“The Pioneers of Film Music. The sound of Europe for Hollywood” on Arte.tv: from the Mozarts of the big screen to the artisans of the chase


In his documentary The Pioneers of Film Music. The sound of Europe for Hollywood , Florian Caspar Richter is right to make the Austrian Max Steiner (1888-1971), student of Gustav Mahler, the father of talking cinema music emblematized by his first major score, for King Kong (1933), by Merian C. Cooper.

Film music for Hollywood – except for musical comedies – also owes a lot to two other Jewish émigrés: the Austrian Erich Wolfgang Korngold (1897-1957) and the German Franz Waxman (1906-1967), born Wachsmann. Korngold, who was called the “new Mozart” in Vienna, where his operas were a resounding success, would simply continue to write in the same flamboyant post-romantic style.

A manner that Waxman, a prolific author, also adopted (sometimes eleven film scores in twelve months!), notably scores for Twilight Boulevard (1950), by Billy Wilder, and A Place in the Sun (1951), by George Stevens – whose main theme will serve as the ultra-sensual theme song for the magazine “Cinéma, cinémas” (1982-1991) – both won an Oscar…

Music that stains

Having reached its midpoint, the documentary abruptly moves on to the case of Ramin Djawadi (born in 1974), composer (German of Iranian origin) of the television series Game of Thrones (2011-2019) , signatory of some big music that stains, which its author has also shamelessly recycled in the credits of another series, Westworld (2016-2022).

Because the recycling by composers (of their own scores or those of others) is a great classic in Hollywood, in particular on the part of one of its most productive representatives, the German Hans Zimmer (born in 1957 ), subscribed to American blockbusters and double Oscar winner (in 1995 for The Lion King , from Disney studios, and in 2022 for Dune , by Denis Villeneuve).

Whatever one thinks of his music, Hans Zimmer, former rock musician, is an essential figure in today’s Hollywood. Which is surely less the case for Harold Faltermeyer – Beverly Hills Cop (1984), by Martin Brest, Top Gun (1986), by Tony Scott – also retained and questioned by the documentary maker.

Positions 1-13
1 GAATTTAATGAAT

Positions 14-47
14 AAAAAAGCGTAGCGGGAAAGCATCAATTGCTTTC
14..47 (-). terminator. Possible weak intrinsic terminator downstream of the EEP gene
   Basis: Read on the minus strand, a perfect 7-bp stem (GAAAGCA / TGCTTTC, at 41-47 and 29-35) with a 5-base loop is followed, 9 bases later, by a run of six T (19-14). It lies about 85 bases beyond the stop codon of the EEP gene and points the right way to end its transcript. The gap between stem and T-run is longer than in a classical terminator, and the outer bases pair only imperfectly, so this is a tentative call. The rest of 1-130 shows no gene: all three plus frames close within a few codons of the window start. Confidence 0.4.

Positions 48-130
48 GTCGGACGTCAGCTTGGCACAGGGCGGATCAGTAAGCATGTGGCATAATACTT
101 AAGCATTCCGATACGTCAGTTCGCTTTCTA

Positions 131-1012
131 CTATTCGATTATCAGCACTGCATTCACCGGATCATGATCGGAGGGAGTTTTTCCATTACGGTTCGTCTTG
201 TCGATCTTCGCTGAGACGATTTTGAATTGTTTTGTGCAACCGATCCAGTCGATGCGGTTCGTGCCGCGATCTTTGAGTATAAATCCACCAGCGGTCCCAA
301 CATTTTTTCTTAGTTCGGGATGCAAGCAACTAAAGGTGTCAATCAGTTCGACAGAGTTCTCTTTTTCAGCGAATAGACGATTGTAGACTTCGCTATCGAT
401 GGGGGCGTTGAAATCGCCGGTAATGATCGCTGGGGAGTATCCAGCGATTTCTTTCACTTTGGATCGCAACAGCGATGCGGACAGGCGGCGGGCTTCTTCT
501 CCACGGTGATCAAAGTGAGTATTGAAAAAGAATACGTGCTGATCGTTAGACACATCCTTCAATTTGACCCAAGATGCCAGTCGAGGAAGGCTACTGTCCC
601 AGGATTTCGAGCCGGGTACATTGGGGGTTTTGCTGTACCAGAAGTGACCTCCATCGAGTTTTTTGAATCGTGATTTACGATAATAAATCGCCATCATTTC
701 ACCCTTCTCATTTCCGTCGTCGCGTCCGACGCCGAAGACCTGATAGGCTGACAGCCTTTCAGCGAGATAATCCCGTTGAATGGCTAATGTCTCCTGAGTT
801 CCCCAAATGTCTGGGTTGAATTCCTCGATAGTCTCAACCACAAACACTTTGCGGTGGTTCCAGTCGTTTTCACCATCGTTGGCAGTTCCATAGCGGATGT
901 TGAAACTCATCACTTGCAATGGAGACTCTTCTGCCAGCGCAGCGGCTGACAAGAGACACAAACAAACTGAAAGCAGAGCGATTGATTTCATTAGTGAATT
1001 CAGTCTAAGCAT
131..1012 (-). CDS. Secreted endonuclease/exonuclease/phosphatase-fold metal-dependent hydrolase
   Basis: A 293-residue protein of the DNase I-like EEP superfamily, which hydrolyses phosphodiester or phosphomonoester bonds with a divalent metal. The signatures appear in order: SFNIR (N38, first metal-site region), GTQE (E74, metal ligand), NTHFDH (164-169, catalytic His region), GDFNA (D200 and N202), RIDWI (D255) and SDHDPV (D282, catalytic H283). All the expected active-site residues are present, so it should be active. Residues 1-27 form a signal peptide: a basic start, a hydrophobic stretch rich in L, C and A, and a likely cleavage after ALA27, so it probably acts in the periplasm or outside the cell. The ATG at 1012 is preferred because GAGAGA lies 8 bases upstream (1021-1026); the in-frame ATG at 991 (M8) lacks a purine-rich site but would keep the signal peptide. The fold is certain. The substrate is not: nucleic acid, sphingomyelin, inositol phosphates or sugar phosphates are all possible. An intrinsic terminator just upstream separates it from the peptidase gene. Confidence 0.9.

It’s a shame that the documentary, which announced the best, did not mention two famous composers who studied in Berlin between the two wars: the Hungarian Miklos Rozsa (1907-1995) and the Ukrainian Dimitri Tiomkin (1894-1979), who invented western music (and won three Oscars all the same)… Or even the lesser known figure who was Ernst Toch (1887-1964), an Austrian Jew promised success in Europe but who, after his exile in the United States , was confined to car chase scenes.

And besides, if we stick to the subtitle (“The sound of Europe for Hollywood”) of the documentary, why reduce things to Germanic countries? What about the Italians Mario Castelnuovo-Tedesco (1895-1968), Nino Rota (1911-1979) and Ennio Morricone (1928-2020), the British John Barry (1933-2011) and Richard Rodney Bennett (1936-2012) or the French Maurice Jarre (1924-2009) and Alexandre Desplat (born in 1961)? The German branch of Arte, which produced this documentary, has a fairly navel-gazing ear.

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